The National Farmers Federation today released their Farm Facts for 2012, which indicates that the farming sector continues to be an important contributor to our economy and to our way of life. They produce some 93 per cent of Australia's domestic food supply. In 2010-11 the farm exports earned Australia $32.5 billion which is up $400 million in two years. Significantly, when you look at food production, the United Nations has identified that there is a real challenge in that we need increasing productivity to meet the growing global food demand. The UN estimates that production will need to increase by some 70 per cent by 2050 in order to meet the world population need. That is why we need continued investment, but investment that is effective. That 'effective' means we need a whole-of-government approach.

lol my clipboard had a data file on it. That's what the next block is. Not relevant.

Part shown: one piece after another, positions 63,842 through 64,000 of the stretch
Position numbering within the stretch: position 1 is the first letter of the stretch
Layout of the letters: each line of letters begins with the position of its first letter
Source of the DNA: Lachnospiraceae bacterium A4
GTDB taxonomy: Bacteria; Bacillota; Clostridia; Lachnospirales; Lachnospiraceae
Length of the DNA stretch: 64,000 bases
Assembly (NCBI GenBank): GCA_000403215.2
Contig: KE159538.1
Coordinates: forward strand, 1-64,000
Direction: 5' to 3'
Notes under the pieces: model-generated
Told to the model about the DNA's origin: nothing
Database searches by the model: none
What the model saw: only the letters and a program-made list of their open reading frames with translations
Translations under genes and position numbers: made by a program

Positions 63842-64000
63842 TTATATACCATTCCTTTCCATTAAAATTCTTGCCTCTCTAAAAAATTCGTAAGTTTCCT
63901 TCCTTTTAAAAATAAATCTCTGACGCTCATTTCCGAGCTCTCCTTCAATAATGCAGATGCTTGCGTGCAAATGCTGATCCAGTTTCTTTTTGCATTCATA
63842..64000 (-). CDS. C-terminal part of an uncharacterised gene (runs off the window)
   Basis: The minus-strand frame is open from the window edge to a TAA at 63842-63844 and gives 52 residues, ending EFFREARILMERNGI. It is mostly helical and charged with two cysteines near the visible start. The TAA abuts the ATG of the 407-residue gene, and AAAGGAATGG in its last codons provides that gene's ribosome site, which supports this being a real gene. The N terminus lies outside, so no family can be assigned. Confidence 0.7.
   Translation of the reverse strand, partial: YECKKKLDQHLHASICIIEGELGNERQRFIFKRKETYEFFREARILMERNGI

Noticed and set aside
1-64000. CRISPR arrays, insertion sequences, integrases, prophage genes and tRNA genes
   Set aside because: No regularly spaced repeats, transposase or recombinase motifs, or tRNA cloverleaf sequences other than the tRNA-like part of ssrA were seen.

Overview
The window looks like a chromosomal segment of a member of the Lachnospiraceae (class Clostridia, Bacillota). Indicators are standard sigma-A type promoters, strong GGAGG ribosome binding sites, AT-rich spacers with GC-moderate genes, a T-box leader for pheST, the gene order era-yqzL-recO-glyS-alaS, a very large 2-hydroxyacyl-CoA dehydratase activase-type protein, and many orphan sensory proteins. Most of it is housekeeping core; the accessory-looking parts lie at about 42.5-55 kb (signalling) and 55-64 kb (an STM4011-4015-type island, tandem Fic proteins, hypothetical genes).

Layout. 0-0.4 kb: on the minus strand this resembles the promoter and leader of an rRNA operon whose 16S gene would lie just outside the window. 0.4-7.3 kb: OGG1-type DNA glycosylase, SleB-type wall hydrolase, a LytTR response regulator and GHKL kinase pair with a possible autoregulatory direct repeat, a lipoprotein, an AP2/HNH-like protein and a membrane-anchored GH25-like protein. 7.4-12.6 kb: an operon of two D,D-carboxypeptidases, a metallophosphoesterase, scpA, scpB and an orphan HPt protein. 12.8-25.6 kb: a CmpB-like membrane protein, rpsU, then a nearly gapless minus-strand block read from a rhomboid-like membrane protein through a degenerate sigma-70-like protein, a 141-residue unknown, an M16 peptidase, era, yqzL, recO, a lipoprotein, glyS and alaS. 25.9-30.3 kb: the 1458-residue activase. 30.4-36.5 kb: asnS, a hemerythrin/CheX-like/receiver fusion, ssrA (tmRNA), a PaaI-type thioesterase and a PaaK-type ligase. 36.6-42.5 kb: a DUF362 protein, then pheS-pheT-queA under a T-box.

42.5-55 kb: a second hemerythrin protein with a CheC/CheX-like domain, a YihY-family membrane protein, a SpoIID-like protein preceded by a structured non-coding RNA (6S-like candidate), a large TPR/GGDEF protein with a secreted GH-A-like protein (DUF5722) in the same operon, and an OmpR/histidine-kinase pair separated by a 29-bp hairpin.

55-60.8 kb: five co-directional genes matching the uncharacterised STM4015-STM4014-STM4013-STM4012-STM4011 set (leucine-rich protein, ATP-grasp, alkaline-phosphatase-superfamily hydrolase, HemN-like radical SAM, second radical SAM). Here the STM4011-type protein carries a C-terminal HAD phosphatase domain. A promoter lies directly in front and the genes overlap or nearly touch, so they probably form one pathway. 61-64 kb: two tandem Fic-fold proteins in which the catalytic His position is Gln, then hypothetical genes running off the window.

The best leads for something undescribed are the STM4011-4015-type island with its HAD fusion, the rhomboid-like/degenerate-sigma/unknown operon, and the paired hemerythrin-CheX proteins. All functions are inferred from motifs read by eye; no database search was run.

One of the simple things that we need to do is, firstly, make sure that funding continues in critical areas. I notice, in looking at agriculture at the Cooperative Research Centres, that there was $33 million removed from the budget last year. That affects certain things. For example, there was a lot of concern last year around the spread of rabbits. The Invasive Animals Cooperative Research Centre, which were doing work on a replacement for calicivirus, were quite concerned about the fact that they were not going to be re-funded. In the end they were, but what are the consequences of not funding what appears to be a fairly small area? Some $400 million a year is the kind of productivity loss that we see in agriculture if something like rabbits are not controlled. The CSIRO has some quite accurate figures about the value to Australian agricultural produce of investing in things like viruses such as the calicivirus to control rabbits. Not only agricultural production but also the environment would be under considerable threat, and a number of plant species would be under threat if it were not addressed. So, maintaining the budget is the first step.